Mick Clifford: The ugly truth of Facebook laid bare once again

The revelations made by whistleblower Frances Haugen have once again shone a light on the damage done by social media giant Facebook
Mick Clifford: The ugly truth of Facebook laid bare once again

Former Facebook employee Frances Haugen at this week's Senate Commerce, Science, and Transportation Subcommittee on Consumer Protection, Product Safety, and Data Security, in Washington where she said she believes "Facebook’s products harm children, stoke division and weaken our democracy.” Picture: Alex Brandon/AP

A few years back there was a major controversy over government attempts to roll out the public service card. 

One of the main planks of objection was that the move was perceived as a ploy to hoover up personal data. Nineteen Eight-Four, George Orwell’s dystopian novel about state surveillance and control, was mentioned half in jest, fully in earnest.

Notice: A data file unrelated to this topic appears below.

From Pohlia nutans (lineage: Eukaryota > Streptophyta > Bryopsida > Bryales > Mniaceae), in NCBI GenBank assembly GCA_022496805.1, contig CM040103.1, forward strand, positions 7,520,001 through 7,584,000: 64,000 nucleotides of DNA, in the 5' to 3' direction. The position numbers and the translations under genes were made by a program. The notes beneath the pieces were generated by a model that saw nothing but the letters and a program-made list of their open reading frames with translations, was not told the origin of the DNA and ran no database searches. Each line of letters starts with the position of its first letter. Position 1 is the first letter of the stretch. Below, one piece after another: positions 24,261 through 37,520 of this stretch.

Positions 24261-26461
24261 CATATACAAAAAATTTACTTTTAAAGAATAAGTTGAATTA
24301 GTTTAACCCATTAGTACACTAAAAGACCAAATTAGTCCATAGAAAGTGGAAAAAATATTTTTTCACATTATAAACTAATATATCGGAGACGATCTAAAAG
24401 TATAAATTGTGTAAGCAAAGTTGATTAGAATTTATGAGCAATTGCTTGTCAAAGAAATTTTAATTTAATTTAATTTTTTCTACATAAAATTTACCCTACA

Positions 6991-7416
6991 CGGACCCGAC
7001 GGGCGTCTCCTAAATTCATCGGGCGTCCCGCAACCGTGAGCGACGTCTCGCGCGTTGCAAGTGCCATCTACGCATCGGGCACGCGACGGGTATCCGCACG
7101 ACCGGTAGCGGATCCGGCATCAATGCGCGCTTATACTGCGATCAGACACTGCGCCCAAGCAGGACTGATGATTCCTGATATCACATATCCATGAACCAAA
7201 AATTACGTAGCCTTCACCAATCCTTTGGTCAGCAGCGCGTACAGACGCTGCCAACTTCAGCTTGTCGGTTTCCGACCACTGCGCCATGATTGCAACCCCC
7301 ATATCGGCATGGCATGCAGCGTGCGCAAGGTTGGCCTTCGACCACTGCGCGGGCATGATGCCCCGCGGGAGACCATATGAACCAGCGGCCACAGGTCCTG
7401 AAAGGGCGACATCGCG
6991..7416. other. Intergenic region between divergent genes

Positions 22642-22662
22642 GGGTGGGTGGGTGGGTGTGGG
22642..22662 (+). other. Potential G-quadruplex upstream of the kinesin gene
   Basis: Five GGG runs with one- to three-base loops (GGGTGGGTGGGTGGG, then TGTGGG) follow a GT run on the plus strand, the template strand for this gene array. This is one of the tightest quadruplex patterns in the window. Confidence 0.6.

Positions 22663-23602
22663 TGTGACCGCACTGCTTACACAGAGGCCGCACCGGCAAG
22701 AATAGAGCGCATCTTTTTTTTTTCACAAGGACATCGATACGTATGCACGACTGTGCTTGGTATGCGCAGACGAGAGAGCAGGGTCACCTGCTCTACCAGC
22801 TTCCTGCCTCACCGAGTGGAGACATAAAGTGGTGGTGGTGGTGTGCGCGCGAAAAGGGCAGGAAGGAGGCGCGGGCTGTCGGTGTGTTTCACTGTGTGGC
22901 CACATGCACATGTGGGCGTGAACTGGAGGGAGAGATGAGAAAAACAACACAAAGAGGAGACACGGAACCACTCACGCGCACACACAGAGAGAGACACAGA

At the height of it, social welfare minister Regina Doherty declared that the card would be mandatory but not compulsory to claim social welfare. It was all downhill from there, as if Ms Doherty had let the Orwellian cat out of the bag. Big Brother was sent off to the Dunce’s corner and the citizenry claimed victory over this attempt to corral their personal lives into neat files to be used against them at some point in the future.

The furore about the public service card came to mind during the week as the Facebook whistleblower Frances Haugen gave evidence before a Senate committee in Washington. A huge chunk of the population - every day - hands over personal data to Facebook and its subsidiary company Instagram. There are two billion Facebook accounts on the planet, over three million in this country. Instagram reaches out to 1.8m account holders in Ireland.